Author: Humayun Ansari, published by Hurst & Company, London
Reviewed by: Soraiya Qadir
With the present world press focus on Muslims, especially in the West, this book is a timely and a historic insight of Muslims in Britain since 1800.
Ansari begins his book with a vital issue that is continually being brought into question – Is there a British Muslim Identity? He analyses the sources of construction of the British Muslim identities – the changing context of British society, the changing global context, the changing profile of British Muslim communities and the dynamic interaction among them.
The book approaches several key issues by examining the Muslim presence in Britain within a historical perspective. Part I – ‘Arriving’ considers the 150 years up to 1945, during which Muslims came from many parts of the world. While not all stayed, they established a Muslim presence that laid the foundation of a large scale migration later. Part II – ‘Staying’ covers the period since 1945 when Muslims arrived in large numbers and decided to make Britain their permanent home. Migration, settlement, engagement with the wider society, the role of women and the family, attitudes to education, the changing role of the organisations – all are key elements of British Muslim identity as it had emerged and evolved by the start of the 21st century.
Ansari points out that there are an estimated 1.5 million British Muslims, who can trace their origins to diverse historical settings, with distinct language and cultures. While they have acquired a high profile in the media only recently, they have been a part of the British social and cultural landscape for almost a century and a half. Although South Asians are mainly associated with Muslim settlements, a Moroccan merchant community was already well-established by the end of the 19th century, while the Somalis and Yemenis had also begun to form their distinct Muslim enclaves in Cardiff and South Shields.
He further comments on the heterogeneous nature of Muslims living in Britain – ethnicity, tribe, sectarian traditions, language – all play a part in separating these communities, the only common bond being religion. The existence of a wide range of voluntary associations provides ample testimony to the diversity among the Muslims. However, there have been occasions in the recent past, when Islam has been heavily criticised or attacked, that religion has become the sole identity for British Muslims.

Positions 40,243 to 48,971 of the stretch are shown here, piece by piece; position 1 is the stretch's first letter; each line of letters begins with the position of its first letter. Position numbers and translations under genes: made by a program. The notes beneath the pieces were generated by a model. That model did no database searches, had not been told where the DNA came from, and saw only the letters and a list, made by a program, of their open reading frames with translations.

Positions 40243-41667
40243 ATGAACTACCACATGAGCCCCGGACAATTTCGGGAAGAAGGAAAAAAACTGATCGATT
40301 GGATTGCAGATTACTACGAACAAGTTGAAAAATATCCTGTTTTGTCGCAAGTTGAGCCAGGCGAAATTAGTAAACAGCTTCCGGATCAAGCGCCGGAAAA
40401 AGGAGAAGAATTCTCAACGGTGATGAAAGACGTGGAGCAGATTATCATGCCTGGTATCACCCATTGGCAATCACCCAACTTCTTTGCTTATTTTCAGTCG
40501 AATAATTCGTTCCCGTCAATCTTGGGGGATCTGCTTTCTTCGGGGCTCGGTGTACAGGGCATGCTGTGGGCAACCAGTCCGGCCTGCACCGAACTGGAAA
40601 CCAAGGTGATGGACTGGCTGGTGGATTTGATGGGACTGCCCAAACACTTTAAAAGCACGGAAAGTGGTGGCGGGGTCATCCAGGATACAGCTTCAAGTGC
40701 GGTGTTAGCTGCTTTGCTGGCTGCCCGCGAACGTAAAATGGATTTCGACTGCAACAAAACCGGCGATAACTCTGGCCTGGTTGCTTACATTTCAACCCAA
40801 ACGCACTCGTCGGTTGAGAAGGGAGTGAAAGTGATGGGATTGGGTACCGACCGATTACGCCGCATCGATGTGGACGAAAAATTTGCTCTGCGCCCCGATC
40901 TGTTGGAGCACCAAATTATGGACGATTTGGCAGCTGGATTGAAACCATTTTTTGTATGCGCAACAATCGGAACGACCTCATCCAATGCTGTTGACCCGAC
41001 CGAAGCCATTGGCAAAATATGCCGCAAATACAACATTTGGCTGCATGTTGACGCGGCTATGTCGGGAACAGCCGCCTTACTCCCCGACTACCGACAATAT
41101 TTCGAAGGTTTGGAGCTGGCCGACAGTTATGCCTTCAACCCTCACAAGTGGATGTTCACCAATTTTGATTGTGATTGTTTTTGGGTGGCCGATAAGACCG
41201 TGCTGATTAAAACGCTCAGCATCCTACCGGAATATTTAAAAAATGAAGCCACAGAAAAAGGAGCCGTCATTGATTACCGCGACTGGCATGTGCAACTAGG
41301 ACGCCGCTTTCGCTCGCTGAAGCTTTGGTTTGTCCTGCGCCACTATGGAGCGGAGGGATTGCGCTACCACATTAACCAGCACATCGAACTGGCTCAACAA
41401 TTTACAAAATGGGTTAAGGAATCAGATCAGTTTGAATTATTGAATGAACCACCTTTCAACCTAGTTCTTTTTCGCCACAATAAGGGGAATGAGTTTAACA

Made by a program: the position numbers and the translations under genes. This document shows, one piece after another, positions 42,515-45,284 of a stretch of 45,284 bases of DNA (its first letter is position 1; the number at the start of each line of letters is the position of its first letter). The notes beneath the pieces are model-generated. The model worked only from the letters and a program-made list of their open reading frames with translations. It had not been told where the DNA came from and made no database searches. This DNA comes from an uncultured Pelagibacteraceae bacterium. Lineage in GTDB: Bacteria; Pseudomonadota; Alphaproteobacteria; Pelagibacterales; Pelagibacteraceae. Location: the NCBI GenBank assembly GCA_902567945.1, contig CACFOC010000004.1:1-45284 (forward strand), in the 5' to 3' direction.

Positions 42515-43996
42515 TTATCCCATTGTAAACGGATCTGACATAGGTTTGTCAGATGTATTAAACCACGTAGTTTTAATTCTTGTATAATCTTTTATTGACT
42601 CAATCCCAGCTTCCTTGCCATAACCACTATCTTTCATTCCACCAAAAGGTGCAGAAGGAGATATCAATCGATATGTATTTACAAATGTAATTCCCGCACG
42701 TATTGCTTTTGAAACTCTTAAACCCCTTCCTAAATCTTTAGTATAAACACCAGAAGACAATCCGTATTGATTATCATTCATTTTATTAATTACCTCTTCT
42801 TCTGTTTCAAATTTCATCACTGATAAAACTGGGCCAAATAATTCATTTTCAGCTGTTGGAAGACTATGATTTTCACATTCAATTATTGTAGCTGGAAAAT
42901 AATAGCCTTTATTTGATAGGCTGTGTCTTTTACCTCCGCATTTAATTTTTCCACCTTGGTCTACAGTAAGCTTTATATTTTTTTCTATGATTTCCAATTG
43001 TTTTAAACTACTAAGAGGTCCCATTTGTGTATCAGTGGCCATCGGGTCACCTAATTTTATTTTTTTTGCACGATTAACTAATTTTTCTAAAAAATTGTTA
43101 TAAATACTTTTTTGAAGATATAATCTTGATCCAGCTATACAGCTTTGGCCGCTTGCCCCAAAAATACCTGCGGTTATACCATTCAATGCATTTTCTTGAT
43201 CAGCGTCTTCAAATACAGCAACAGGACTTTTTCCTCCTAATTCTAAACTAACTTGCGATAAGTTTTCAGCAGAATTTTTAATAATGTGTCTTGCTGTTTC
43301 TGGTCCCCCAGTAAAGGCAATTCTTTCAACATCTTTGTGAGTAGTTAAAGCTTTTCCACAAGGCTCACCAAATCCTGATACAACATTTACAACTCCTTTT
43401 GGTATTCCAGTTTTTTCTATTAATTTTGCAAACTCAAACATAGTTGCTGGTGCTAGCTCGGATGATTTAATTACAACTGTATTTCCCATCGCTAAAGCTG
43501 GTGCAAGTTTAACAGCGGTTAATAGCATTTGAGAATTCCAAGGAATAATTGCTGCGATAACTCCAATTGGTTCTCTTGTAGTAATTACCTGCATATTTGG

The author goes on to say that Muslims from different backgrounds fill leading roles in diverse but influential and symbolically pivotal institutions, such as the Sharia’ Council, the Central Mosque at Regent’s Park, The Muslim Council of Britain, etc. However, the critical questions remain – such as the secularism, modernity, response to racism, etc. The varying perspectives among the Muslims have made it difficult to establish a unity of views. He points out that until the 1980s Muslims were subsumed within ethnic categories but structural changes within the British politics, which saw the emergence of The New Right unleashed an attack on multiculturalism, which led to the British Muslims to take refuge in religion. Then came the Rushdie affair and the Gulf War which led the then Conservative establishment to question whether one could be British and Muslim simultaneously…
The book discusses many more critical issues and is a must read for not only Muslims living in Britain, but all those who want to acquire a greater understanding of Britain and its Muslims.
About the Author
Humayun Ansari is the Director of the Centre for Ethnic Minorities & Equal Opportunities, and a Professor in the Department of History, at Royal Holloway, University of London. He has conducted extensive research into the history of Muslims in Britain, ethnic studies and race relations, the employment and career opportunities of ethnic minorities and racial discrimination and disadvantage in society. He is co-author of Managing Cultural Diversity at Work. In 2002, Dr. Ansari was awarded OBE for his work in race relations.
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